‘The Marine Corps saved my life’

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Capt. Robert Hatchley from Marine Aircraft Group 12 talks to incarcerated youth at a Youth Correctional Facility located in Barrigada. (Photo by Mass Communication Specialist 1st Class John Johnson, U.S. Navy)
Capt. Robert Hatchley from Marine Aircraft Group 12 talks to incarcerated youth at a Youth Correctional Facility located in Barrigada. (Photo by Mass Communication Specialist 1st Class John Johnson, U.S. Navy)

‘The Marine Corps saved my life’

by: III Marine Expeditionary Force | .
U.S. Marine Corps | .
published: September 27, 2016

MANGILAO – The Marine Corps, the Air Force and the Navy joined forces with students at the Youth Correctional Facility on Sept. 22 for a basketball game.

The 15 Marines, 1 Airman and 1 Sailor are in Guam as participants of Valiant Shield, a biennial field training exercise with a focus on integration of joint training among U.S. forces.

At the Youth Correctional Facility, the service members, corrections officers and teachers focused on a different kind of integration, that of the individual youth back into the family unit and the larger community.

After a fast-paced basketball game where everyone focused on one goal of getting the ball into the basket, the confined students had the opportunity to ask Valiant Shield warriors about military life.

Service members reflected upon some of their struggles as adolescents and how the U.S. military has met not only their basic physical needs of food, shelter and medical care, but also their emotional need to belong to a family.

“When I sit down and think about my life, I cry, not tears of sadness, but happiness. I was always getting into trouble as a kid. The Marine Corps saved my life,” said Cpl. Brianna Reed, stationed with Marine Aircraft Group 12 in Iwakuni, Japan.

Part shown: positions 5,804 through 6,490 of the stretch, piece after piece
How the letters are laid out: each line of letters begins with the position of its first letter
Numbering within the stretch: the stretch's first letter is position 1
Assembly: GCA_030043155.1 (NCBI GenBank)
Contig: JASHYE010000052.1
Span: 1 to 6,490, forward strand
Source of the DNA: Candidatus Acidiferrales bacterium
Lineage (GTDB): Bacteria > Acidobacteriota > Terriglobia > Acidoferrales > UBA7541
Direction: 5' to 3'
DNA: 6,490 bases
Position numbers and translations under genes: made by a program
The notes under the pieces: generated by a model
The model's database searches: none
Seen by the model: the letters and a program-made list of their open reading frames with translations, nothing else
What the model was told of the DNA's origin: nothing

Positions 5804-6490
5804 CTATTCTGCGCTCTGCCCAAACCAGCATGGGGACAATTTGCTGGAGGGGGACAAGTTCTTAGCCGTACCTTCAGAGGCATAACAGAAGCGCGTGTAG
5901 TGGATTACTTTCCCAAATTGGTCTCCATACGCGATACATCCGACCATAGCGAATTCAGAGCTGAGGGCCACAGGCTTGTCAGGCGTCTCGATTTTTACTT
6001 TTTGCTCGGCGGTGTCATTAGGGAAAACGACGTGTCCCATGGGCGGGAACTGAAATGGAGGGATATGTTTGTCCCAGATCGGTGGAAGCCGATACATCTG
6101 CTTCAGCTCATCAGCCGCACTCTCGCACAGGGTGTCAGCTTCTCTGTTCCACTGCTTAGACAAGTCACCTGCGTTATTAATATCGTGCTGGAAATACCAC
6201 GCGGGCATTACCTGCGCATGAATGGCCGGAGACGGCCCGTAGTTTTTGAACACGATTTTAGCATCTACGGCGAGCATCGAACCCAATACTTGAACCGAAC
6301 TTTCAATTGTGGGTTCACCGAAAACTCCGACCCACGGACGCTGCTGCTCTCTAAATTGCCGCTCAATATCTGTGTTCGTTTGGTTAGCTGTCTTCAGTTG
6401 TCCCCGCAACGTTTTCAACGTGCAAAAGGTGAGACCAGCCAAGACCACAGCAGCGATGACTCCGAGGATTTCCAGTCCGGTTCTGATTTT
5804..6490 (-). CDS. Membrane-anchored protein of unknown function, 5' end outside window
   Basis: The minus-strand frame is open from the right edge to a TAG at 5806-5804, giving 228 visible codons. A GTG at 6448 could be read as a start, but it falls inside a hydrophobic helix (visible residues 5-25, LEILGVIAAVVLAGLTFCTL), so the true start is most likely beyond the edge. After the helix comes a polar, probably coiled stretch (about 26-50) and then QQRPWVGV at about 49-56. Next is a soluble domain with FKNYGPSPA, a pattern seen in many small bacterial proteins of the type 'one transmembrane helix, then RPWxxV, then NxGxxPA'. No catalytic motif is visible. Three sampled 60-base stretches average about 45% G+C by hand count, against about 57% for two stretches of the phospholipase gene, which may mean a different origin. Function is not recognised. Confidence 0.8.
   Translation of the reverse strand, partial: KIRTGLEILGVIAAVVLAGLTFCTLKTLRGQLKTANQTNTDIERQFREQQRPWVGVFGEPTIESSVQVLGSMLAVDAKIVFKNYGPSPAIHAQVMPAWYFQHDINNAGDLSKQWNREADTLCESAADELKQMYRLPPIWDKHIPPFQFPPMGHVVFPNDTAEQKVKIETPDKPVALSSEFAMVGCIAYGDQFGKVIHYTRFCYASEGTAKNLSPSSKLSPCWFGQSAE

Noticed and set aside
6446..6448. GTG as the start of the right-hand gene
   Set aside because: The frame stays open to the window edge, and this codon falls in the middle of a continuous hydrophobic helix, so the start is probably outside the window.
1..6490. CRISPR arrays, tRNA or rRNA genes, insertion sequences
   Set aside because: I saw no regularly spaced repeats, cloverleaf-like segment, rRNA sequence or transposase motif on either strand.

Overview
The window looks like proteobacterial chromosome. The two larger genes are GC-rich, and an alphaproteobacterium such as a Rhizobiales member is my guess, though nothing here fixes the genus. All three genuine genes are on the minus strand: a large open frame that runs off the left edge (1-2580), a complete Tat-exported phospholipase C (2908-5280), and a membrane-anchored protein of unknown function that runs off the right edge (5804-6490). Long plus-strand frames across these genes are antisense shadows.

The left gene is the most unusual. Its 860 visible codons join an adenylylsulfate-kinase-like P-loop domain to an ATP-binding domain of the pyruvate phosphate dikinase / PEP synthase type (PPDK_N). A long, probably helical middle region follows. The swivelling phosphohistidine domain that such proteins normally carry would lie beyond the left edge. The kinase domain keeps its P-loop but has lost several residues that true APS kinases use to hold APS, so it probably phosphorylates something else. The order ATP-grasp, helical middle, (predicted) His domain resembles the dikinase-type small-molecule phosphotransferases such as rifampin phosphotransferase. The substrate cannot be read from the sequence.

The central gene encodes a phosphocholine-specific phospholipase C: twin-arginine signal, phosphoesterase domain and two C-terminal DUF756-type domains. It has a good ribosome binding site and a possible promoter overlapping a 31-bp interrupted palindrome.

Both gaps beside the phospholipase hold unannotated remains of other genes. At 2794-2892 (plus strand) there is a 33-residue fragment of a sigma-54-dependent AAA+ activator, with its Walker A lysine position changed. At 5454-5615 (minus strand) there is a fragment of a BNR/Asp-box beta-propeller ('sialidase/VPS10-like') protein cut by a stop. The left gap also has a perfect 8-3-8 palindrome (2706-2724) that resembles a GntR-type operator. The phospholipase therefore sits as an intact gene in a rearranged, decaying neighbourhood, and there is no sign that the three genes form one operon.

Other service members present echoed Reed’s sentiments with regards to the new family they found in the U.S. military. As in the game of basketball, they emphasized the sense of one team, one fight and one family.

Reed also shared how devastated she felt when her initial military entrance scores were lower than what she had expected, yet through sheer hard work and focus, she put in extra study hours to bring her scores up to a satisfactory level.

“Anything is possible,” stressed Reed. “It takes a lot of mental strength.”

Through the Guam Department of Education, Division of Special Education, each student confined at the Youth Correctional Facility receives individual attention from the six certified teachers. According to youth service worker Richard Mendiola, one goal of the Youth Correctional Facility is to reduce recidivism and the YCF does that with programs that offer positive alternatives to confined students.

The Marines highlighted the Marine Corps’ martial arts instructor program and suggested that some of the YCF students who enjoy fighting might excel at being a martial arts instructor one day. To achieve that goal, they will need both physical and mental strength. On the topic of mental strength, the Marines emphasized the importance of remaining focused and making a series of right decisions.

“The hardest decisions are often the right decisions,” stated Sgt. Joseph Adams, also from Marine Aircraft Group 12.

“If you are not willing to learn, no one can help you. If you are determined to learn, no one can stop you.” Those are the words painted onto the wall inside the basketball court.

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